TyranoBuilder – Review
Follow Genre: Development software
Developers: STRIKEWORKS
Publisher: STRIKEWORKS
Platform: PC, Mac
Tested on: PC

TyranoBuilder – Review

Site Score
8.0
Good: Fluid, intuitive UI, great customer support
Bad: Still relies quite heavily on the user's knowledge of TyranoScript
User Score
9.3
(3 votes)
Click to vote
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Rating: 9.3/10 (3 votes cast)

Visual novel creators have been clamouring for user friendly design studios for a while now. This demand has inspired software such as Novelty and Ren’Py, both of which are free. However, in our first exploration of the creators’ scene, we came across some difficulties with both of these engines. We tried Ren’Py first, which is entirely text based and thus requires knowledge of scripting languages. Novelty was already a bit more to our liking as it contained a more streamlined user interface, but it still took us a while to create our first game scenes. Finally, we booted up STRIKEWORKS’ TyranoBuilder and managed to produce a small demo within six hours thanks to a clear UI and a lot of help from the devs, but more on that later.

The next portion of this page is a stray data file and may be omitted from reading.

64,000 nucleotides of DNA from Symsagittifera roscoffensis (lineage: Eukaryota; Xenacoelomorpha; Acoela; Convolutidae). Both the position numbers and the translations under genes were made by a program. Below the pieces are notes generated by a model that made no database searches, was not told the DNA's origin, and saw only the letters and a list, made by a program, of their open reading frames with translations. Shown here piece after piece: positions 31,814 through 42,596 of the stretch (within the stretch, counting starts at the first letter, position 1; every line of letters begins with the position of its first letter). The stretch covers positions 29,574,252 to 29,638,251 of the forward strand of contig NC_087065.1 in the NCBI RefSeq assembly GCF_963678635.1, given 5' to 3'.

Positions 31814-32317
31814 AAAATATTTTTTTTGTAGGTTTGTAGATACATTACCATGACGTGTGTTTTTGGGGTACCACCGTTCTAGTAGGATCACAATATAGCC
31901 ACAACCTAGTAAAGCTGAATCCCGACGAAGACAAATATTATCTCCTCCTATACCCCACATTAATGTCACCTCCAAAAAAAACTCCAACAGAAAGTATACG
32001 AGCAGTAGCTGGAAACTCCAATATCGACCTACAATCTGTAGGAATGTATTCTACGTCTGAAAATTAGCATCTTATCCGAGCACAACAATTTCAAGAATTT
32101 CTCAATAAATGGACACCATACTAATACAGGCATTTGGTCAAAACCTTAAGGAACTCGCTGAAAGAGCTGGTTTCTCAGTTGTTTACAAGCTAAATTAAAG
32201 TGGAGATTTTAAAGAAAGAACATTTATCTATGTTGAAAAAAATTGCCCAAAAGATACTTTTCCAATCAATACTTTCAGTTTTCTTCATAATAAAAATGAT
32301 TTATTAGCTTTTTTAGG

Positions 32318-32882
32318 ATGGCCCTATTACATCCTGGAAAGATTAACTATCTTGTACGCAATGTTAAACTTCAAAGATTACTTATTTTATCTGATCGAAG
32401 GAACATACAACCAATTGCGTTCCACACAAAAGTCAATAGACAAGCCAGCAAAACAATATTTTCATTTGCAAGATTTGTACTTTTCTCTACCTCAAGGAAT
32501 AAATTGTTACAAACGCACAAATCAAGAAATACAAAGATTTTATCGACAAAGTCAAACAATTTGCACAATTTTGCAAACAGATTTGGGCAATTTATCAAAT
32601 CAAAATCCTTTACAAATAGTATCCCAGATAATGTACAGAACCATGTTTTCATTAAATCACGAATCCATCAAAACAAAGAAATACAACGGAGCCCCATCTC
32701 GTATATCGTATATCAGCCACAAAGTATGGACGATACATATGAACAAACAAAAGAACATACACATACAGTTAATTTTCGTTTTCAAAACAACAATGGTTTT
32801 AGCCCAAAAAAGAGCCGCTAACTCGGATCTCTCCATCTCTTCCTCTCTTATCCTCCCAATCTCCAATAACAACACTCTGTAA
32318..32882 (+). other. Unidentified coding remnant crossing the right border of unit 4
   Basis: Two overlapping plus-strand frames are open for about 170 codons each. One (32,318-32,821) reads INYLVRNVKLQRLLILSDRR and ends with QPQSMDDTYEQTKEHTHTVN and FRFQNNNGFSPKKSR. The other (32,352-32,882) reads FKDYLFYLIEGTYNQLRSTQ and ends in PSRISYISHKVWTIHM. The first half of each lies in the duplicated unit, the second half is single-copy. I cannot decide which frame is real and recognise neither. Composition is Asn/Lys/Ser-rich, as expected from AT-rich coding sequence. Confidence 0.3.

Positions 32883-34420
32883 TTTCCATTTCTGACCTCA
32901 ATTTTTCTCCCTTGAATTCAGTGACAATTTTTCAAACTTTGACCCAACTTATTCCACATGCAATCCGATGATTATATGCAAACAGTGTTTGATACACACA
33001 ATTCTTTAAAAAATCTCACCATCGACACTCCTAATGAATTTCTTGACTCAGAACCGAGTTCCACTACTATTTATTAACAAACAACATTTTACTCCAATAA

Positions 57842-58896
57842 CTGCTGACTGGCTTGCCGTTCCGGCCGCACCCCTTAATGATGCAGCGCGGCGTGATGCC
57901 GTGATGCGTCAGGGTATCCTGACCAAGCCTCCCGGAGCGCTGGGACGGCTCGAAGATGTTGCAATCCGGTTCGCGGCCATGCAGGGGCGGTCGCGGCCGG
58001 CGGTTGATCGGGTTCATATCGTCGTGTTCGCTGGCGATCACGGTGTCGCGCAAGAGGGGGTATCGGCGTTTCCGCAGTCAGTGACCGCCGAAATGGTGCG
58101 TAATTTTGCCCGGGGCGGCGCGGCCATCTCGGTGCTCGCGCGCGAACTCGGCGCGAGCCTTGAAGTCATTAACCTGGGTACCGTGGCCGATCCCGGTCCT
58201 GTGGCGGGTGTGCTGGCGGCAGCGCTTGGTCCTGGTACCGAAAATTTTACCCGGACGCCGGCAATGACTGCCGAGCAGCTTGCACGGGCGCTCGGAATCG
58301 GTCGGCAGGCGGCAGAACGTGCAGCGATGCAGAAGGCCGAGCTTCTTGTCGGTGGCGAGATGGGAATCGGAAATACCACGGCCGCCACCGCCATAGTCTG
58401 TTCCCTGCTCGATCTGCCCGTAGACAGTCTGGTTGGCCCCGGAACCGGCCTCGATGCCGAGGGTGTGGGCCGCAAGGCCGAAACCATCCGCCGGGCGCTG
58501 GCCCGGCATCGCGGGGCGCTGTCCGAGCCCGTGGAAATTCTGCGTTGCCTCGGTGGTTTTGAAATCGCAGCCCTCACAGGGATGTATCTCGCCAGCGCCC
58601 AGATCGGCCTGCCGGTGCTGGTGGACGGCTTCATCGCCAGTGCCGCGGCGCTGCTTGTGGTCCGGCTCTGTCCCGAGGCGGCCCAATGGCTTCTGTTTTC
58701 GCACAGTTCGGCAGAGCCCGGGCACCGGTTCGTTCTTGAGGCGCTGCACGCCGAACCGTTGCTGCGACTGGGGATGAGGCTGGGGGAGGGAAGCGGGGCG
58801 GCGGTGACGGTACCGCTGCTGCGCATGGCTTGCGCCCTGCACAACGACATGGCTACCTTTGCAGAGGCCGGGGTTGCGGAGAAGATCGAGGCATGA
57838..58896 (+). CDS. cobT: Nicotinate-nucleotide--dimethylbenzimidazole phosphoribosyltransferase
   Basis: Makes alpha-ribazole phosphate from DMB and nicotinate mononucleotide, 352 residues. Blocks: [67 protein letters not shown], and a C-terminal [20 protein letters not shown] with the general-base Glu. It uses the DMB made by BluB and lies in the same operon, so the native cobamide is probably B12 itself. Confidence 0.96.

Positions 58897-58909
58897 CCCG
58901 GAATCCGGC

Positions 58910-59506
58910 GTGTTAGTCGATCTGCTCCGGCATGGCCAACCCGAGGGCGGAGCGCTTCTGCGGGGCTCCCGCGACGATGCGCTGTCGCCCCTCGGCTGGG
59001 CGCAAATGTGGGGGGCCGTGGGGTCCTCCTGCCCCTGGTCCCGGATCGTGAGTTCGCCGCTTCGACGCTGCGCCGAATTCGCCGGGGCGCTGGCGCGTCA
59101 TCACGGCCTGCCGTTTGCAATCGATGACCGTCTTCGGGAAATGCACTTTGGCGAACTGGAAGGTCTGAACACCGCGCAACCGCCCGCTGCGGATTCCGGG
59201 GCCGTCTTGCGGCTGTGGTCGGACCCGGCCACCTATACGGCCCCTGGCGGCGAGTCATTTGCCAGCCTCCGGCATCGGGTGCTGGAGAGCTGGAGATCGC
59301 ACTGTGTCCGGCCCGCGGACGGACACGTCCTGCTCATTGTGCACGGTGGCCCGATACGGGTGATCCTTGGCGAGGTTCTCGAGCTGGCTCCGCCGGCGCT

As you might have noticed from this introduction, we aren’t very experienced with the craft of visual novel creation and editing. To put it bluntly, 3rd Strike plays games; we don’t develop them. Therefore, this review is primarily aimed at those who find themselves interested in the genre and would like to dabble their toes in its creation processes. With this in mind, the review will start with a brief explanation of the visual novel, followed by the review of our first forays into the wilderness of game creation in TyranoBuilder.

 

Visual novel

The art of visual novels blends video games together with the age old concept of choose your own adventure books. Traditionally, it uses anime characters, but creative types who appreciate a more western feel can implement their own art as well. All visuals are static, which almost makes the genre feel like a collection of interactive comics. Common examples of this genre are dating sims and role playing games, as the players’ interaction with the other characters is often limited to dialogue options.